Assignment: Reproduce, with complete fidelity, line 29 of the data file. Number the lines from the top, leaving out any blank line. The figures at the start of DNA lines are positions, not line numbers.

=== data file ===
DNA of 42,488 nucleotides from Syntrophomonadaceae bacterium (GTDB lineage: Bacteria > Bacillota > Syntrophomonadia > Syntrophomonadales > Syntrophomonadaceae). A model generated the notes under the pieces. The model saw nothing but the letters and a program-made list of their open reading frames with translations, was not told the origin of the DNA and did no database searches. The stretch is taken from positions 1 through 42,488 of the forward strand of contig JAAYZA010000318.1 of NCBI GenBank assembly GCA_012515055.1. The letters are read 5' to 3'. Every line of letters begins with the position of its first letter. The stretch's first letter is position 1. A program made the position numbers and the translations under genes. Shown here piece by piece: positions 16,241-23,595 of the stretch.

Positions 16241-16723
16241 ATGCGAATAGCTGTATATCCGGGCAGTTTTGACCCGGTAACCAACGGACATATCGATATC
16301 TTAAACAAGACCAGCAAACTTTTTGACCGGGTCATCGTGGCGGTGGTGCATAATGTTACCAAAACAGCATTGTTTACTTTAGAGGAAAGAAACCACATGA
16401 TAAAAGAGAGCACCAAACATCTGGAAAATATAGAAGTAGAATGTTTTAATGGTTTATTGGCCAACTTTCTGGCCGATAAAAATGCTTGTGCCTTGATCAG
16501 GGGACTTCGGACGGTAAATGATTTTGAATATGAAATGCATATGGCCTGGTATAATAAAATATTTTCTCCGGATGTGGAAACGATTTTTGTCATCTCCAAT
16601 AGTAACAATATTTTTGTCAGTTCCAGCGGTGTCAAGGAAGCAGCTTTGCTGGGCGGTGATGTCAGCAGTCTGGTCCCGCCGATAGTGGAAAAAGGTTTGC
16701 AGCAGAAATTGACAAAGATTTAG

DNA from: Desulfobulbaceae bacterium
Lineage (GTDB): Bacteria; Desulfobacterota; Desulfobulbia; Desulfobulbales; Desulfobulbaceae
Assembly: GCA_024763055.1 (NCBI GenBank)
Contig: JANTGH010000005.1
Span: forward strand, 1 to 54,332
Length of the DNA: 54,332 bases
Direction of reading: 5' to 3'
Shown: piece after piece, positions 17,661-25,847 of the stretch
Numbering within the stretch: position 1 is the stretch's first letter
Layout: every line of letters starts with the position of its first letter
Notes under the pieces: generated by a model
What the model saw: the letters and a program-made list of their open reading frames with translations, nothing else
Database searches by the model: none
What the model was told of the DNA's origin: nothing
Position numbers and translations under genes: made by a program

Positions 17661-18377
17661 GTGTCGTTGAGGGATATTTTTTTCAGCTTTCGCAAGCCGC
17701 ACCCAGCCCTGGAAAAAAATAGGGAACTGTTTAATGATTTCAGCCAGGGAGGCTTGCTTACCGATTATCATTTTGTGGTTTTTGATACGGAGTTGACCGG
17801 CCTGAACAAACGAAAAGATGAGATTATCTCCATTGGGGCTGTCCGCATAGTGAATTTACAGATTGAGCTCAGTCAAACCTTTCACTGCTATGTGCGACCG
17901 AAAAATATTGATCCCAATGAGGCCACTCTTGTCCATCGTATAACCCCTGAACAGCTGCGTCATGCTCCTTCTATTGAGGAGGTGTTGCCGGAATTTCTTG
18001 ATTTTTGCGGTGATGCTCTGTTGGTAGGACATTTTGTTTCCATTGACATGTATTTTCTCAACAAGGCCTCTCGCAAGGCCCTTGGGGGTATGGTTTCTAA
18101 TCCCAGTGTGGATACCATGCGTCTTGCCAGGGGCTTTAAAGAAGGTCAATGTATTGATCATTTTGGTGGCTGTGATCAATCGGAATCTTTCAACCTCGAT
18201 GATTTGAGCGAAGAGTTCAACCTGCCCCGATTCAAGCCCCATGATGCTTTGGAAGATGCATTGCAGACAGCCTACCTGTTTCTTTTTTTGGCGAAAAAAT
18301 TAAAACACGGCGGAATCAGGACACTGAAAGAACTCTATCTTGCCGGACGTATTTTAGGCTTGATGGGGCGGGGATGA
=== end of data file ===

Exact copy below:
18001 ATTTTTGCGGTGATGCTCTGTTGGTAGGACATTTTGTTTCCATTGACATGTATTTTCTCAACAAGGCCTCTCGCAAGGCCCTTGGGGGTATGGTTTCTAA